Art, for God’s Sake, by Jason Eaken

23 Aug

I moved to Los Angeles to make movies, because I believe that is what God put me on this Earth to do. I am a Writer. Director. Actor. In that order.

This is an impossible thing to say to any other human being and not explain yourself. It’s nearly impossible to write it, too. The notion of anyone moving to L.A. to be in movies is even more cliché than calling things cliché. Although I know that it is true, I can’t help but feeling I’m either insane or egotistical, or insanely egotistical; and that’s before we bring in God to the equation. There is no small way to say that “such and such” is God’s will for your life. It is declarative and direct and large. So here I am to conflate a potentially egotistical pursuit with God’s plan for my life. It’s a little like saying, “God has told me to be more awesome than you are.” It doesn’t matter that that’s not the case, my point is that the statement is inherently lofty, and it catches people off-guard. There is a look in their eyes for even just a split second, where they’re not sure if you’re joking or not. Nothing to be done but wait. Once they realize you’re serious, an explanation is inescapable.

What you may not expect is that the most frustrating conversations I’ve had about it have been with other Christians. But then, that point of view is sort of the impetus behind this entire podcast of Tyler’s, isn’t it? Because I have a different view of art than other Christians, the explanation can spiral into a bit of an argument. Most Christians assume that because I’m a Christian, it means I want to make overtly Christian films. They assume that anything I write and direct will be suitable for the entire family to view, maybe some glimmering Sunday afternoon after returning from their Sunday School class potluck (and before they march right back to church for the evening service). Perhaps the only thing Christians misunderstand more than the art itself is the artist who made it.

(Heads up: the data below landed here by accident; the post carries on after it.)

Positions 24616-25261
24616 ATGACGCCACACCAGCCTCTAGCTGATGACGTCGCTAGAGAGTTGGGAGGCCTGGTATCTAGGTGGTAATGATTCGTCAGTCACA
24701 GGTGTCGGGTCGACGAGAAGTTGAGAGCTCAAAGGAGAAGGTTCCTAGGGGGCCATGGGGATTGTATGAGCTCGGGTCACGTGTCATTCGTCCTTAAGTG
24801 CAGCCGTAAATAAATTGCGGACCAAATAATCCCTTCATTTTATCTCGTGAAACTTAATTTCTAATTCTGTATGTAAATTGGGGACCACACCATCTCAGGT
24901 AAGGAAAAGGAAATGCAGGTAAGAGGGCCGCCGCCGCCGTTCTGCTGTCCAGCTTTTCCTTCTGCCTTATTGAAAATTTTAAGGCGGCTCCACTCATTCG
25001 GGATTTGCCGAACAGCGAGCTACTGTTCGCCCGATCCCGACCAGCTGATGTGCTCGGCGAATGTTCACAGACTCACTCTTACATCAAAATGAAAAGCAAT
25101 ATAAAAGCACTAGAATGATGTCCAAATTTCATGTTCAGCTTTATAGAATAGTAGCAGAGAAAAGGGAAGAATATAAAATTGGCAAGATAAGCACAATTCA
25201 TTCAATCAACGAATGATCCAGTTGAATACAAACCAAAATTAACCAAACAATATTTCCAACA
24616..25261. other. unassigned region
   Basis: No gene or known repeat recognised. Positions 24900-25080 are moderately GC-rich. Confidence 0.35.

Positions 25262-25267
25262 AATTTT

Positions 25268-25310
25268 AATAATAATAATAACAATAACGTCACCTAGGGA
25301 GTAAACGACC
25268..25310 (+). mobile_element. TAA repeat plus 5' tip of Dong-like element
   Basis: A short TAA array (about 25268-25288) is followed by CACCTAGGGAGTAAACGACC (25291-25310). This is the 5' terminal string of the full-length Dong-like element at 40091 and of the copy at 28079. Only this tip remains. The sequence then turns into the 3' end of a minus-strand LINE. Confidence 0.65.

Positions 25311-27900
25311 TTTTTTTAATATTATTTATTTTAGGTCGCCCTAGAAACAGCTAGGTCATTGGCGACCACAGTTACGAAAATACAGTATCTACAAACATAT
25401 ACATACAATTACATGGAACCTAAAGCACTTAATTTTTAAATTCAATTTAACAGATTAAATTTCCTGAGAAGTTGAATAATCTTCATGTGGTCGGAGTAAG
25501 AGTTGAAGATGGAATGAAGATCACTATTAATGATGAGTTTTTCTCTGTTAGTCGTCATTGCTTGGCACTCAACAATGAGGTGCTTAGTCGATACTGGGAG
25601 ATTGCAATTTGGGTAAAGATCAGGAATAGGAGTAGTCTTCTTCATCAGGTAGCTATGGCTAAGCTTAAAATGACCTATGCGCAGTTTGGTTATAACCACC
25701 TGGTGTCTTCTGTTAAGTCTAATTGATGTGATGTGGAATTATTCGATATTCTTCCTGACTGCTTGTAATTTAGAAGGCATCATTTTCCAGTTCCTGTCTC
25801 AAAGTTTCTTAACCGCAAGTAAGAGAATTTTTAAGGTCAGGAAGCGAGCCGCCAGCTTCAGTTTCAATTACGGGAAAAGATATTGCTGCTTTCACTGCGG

At my last church, when they heard I was a writer and actor, I was approached no fewer than 10 times and asked to either direct the K-5th grade Easter musical or else write and direct scenes for the Youth Group – effectively, to become a Head Drama Instructor for the church. When I would politely decline their faces were some of the most confused I’d ever seen. They all told me some variation on the notion that because God had given me abilities and because those abilities would benefit these particular people, that God wanted me to do whatever it was that they had asked me to do. “Come on! Help out the church! We need you!” This attitude isn’t new. My high school Youth Group started what they called Zoi-Teams, or “Z-Teams” (“zoi” means life). The Youth Pastor helpfully explained that any abilities and giftings we used for our school or community should be used – and used more – for the church (that is to say our church).

These attitudes form a double-edged sword of frustration, and if there is going to be reconciliation between Christians and art, then the matters need to be put to rest. First, there is the position that a Christian who is an artist will want to make Christian art will want to not merely identify himself as Christian through his art, but also confine both his audience and his content to the Christian industry. The second position is that I am required by God to use my artistic abilities for the purposes of whatever church I am attending, whatever those purposes might be and regardless of what I am doing outside of the church. These positions are not merely assumed, they are prescribed and they are taught, and therein lies the issue.

As Christians, we believe that God has a calling for every single person’s life. It is our choice to seek that calling or to fight against it. But there has developed a warped view of what God calls his people to do. Churches and its members place the highest priority on being called “into the ministry,” which is to say, being called to be a pastor or missionary or do work directly for a specific church. What is most odd is that even church members not called into the ministry tend to view it as better. Where has this mentality come from? It’s not in the Bible. In fact, 1 Corinthians 12 says quite the opposite: “There are different kinds of gifts, but the same Spirit. There are different kinds of service, but the same Lord. There are different kinds of working, but the same God works all of them in men.” (v.4-6) During the alter calls in my Youth Group, the youth pastor would regularly announce that Suzie so-and-so had been called into the ministry or that Johnny what’s-his-name had been called to be a pastor. They spoke of The Ministry as if that’s where the real Christians went. Never would they have announced that God had called someone to be a writer or artist, because without saying it, the truth was they didn’t really think that was a viable calling. This mentality pervades churches, and the only way they can see around it is if someone announces that God wants them to make, you guessed it, Christian art.